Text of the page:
Australian Prime Minister Kevin Rudd said he was unaware Chinese security agents may have tried to infiltrate his communications systems during a visit to Beijing, as his government comes under fire over its ties with China.
Rudd and his traveling party were under constant cyber attack during the trip to the Olympic Games last August, with agents trying to hack into their laptop computers and mobile phones, the Australian reported yesterday.
“No security concerns that I’m aware of have been raised with me or my office in relation to that particular trip,” Rudd told reporters in London in response to a question on the story.
But he noted that a national security statement released by the government last December “clearly identified the threat of cyber attacks in Australia and clearly stated the following: ‘This challenge must be and will be met with full vigour.’”
The Chinese foreign ministry declined to comment.
Chinese spies also made repeated attempts to infiltrate government and business information networks and foreign embassies in Canberra, the Australian said, citing unidentified intelligence officials with knowledge of the matter.
The attacks prompted the domestic intelligence service and the defense spy agency to boost security for government information networks, the report said.
Rudd, a Mandarin speaker who served as a diplomat in Beijing, has been criticized by Australian opposition lawmakers over his relationship with China. They say his advocacy for the government in Beijing, including calls for it to have a greater say in international financial institutions, is detracting from the prime minister’s role of promoting Australian interests.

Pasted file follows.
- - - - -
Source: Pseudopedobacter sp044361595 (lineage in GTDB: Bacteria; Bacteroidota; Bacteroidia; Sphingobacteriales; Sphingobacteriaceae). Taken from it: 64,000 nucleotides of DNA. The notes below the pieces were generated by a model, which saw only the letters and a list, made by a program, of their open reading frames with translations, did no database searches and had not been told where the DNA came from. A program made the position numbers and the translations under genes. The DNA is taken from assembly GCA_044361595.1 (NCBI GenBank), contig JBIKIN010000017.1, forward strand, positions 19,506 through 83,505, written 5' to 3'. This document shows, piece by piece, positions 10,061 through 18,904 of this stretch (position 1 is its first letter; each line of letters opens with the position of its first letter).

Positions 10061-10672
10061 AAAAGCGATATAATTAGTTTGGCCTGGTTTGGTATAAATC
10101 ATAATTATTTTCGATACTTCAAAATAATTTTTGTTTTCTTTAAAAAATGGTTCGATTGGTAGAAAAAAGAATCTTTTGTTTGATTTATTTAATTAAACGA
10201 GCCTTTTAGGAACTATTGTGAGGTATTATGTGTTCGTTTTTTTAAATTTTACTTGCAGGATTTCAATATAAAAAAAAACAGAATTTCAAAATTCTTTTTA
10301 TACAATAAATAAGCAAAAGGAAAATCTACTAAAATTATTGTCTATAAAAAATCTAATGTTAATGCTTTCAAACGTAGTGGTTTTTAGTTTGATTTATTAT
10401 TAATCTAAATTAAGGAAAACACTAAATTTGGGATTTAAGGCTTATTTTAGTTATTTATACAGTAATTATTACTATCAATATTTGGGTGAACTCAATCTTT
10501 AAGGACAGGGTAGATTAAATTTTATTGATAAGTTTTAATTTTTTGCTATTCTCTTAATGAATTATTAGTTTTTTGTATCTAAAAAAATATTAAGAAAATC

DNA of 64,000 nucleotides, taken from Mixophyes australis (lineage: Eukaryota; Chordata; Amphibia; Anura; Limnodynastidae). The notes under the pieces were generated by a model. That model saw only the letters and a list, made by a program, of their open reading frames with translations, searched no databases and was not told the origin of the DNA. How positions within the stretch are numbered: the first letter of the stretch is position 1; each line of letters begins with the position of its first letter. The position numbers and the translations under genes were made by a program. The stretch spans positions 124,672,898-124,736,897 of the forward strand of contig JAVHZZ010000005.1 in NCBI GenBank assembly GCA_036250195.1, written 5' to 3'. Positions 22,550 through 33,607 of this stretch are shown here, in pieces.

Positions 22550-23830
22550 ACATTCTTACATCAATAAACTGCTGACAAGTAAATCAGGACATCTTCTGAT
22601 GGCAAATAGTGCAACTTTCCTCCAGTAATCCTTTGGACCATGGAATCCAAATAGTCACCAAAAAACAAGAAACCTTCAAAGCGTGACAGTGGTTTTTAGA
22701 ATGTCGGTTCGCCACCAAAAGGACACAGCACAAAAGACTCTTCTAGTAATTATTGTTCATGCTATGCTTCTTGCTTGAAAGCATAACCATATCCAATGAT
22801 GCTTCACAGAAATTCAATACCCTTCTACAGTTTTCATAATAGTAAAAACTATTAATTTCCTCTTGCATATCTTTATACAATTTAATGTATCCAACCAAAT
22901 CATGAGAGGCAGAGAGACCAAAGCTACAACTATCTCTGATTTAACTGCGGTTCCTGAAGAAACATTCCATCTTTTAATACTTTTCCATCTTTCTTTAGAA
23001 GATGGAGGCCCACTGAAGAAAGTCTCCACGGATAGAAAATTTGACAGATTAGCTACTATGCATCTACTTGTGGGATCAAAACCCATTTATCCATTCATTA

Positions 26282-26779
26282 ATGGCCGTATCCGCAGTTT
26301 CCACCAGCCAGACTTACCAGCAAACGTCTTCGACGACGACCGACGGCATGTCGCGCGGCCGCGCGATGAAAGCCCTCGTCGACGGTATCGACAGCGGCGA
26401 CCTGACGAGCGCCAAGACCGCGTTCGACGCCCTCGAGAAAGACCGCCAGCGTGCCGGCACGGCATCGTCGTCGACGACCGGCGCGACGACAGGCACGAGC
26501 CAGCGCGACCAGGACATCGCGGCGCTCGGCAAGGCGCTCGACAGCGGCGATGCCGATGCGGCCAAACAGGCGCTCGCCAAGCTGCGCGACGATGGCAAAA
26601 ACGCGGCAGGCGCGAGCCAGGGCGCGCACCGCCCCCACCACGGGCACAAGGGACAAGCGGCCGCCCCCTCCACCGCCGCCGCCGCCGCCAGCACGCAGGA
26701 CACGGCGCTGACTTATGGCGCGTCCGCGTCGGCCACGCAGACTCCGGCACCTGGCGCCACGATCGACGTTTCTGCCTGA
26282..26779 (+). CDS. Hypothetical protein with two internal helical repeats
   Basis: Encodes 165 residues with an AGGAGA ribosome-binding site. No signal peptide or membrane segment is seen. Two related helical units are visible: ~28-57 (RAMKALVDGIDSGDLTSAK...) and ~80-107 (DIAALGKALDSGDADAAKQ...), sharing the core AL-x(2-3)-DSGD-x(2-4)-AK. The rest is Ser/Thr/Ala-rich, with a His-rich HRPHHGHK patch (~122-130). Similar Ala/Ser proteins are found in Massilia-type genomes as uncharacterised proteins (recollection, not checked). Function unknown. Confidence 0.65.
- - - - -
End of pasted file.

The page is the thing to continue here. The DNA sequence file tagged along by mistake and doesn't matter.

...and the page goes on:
Rudd met last month in Canberra with Li Changchun (李長春), a member of the Chinese Communist Party’s Politburo Standing Committee, without informing the Australian media, who learnt of the talks from Chinese reports.
An opposition Liberal Party lawmaker said the prime minister was starting to look like The Manchurian Candidate, referring to the novel and movie about a man brainwashed into becoming a communist traitor.
Rudd’s Labor government dismisses such criticism. Last week, it blocked China Minmetals Group from acquiring the Prominent Hill copper and gold mine in South Australia, citing national security concerns. The site is close to the Australian military’s Woomera weapons testing range.